D-Netz, E-Netz, etc. - Why do cellular networks use letters as names?

Mobilfunknetze, Mobilfunknetze, D1 D2 difference, D Netze, E Netz, o2 E-Plus, Vodafone, Telekom, History Mobilfunk Deutschland

Cellular networks, too Cell phone networks have a long history that goes far beyond the mass private cellular communications that emerged in the 1990s. But why do the mobile networks have letters as their names and become D-Netz with the subdivision D1 and D2 as well as E-Netz or O?2-Net called? In this post I want to briefly show you the background and make a small comparison. In addition to the cell phone network information, you can also find one here in the blog Guide to GSM, UMTS, LTE, 5G with information about what is behind these abbreviations.

Cellular networks in Germany; Information on the history and development of cell phone networks can be found in this article.
Cellular networks in Germany; Information on the history and development of cell phone networks can be found in this article.

Brief history of cellphone networks: cellular communications since 1958

  • 1958: A network of the German Federal Post Office (BRD) introduced as a hand-switched network of the public mobile regional radio (ÖbL); End: 1977 with around 10.500 users
  • 1972: B network is introduced as an analog self-dialing network; End: 1995 with around 27.000 users
  • 1986: DeTeMobil introduces the C network as an analog network; End: 2000 with around 850.000 users
  • 1992: D-Netz is introduced as the first digital cellular network; D1 from DeTeMobil (Telekom) D2 from Mannesmann (later Vodafone)
  • 1993: E-Plus E-Netz is introduced; later merger with O's E2 network2 under the umbrella of Telefónica
  • 1998: Viag Interkom enters the German market in eight cities and establishes the fourth German mobile network, which was unofficially called the E2 network; Viag Interkom will later become O2
  • 2010: LTE as a radio standard finds its way into all cell phone networks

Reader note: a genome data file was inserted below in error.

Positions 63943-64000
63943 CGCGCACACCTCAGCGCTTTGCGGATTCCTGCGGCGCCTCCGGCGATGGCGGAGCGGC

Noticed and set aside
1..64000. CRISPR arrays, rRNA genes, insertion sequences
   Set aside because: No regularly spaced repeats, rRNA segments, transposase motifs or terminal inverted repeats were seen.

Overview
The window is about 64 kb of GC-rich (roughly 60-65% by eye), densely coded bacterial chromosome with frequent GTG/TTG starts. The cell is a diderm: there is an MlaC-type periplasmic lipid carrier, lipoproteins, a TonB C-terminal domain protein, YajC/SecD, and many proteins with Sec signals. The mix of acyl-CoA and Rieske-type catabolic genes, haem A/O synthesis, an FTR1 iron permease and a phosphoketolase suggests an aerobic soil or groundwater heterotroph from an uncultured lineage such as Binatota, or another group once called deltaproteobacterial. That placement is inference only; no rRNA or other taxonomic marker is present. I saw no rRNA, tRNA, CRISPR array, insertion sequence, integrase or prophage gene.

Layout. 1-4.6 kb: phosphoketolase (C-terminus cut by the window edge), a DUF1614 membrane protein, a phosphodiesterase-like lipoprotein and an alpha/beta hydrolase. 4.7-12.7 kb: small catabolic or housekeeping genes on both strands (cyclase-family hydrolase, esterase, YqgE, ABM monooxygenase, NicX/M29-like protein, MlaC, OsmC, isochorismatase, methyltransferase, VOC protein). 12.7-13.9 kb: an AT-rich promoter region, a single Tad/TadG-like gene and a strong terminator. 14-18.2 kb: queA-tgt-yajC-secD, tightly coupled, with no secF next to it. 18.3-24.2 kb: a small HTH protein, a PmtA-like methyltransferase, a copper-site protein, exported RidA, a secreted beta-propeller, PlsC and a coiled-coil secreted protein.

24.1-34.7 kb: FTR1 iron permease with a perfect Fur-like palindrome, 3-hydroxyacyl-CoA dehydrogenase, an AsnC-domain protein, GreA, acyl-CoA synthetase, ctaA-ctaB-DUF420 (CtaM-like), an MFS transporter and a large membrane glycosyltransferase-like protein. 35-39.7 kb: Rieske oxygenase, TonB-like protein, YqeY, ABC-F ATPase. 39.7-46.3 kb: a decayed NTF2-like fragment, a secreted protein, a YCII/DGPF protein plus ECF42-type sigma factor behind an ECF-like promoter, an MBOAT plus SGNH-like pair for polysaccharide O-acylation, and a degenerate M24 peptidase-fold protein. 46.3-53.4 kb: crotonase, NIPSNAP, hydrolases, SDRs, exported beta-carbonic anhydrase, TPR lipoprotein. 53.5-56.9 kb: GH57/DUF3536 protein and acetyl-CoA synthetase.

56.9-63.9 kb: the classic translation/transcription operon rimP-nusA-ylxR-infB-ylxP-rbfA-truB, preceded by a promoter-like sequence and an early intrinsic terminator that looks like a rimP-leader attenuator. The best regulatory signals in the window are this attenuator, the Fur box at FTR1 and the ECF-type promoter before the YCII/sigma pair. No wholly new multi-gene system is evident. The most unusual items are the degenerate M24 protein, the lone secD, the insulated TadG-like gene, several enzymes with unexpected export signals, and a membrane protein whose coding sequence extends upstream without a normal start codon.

That is why mobile networks use letters as names

The reason can therefore be seen in the history as well as in the course of the structure of mobile communications and its standards. It was a long way from hand-held calls in the ÖbL to numbers dialed by Siri in one of four (or three) networks. A, B and C networks no longer exist; Under the umbrella of Telefónica Deutschland, the E-network from E-Plus and the E2 network from O2 merged. In addition, there are always changes such as described here in detail.

Why there will probably be no F-network

Four networks are currently established in Germany, two of them (E-Plus and O2) have been merged for several years. Sooner or later there will be three large networks divided into D1, D2 and E. Instead of replacing these networks or adding another one (competitors would have to purchase corresponding frequency bands Raise billions) they are expanded. The last radio standard called 4G or LTE was introduced in 2010 as a renewal; In 2020, 5G is to be introduced as the fifth generation of mobile communications. The fact that these new standards are integrated into existing networks is, in addition to the cost factor for a new network, another reason why an F network is not to be expected.

Four networks and countless providers

Cellular communications for use with cell phones, smartphones, tablets, mobile routers, laptops, etc. are set up and operated by a few providers - but there are cellular communications contracts with a myriad of providers. These are in contract with the network operators and provide users of the mobile phone networks; mostly at a fraction of the prices of the providers, who have significantly more costs with setting up and maintaining the networks. In comparison, discount brands like those of the Drillisch Online AG Offer tariffs that are available from O2 would cost three to four times as much. However, the network operators themselves also have subsidiaries for discount offers: Vodafone has otelo, Telekom has congstar, Telefónica has blue ... and more.

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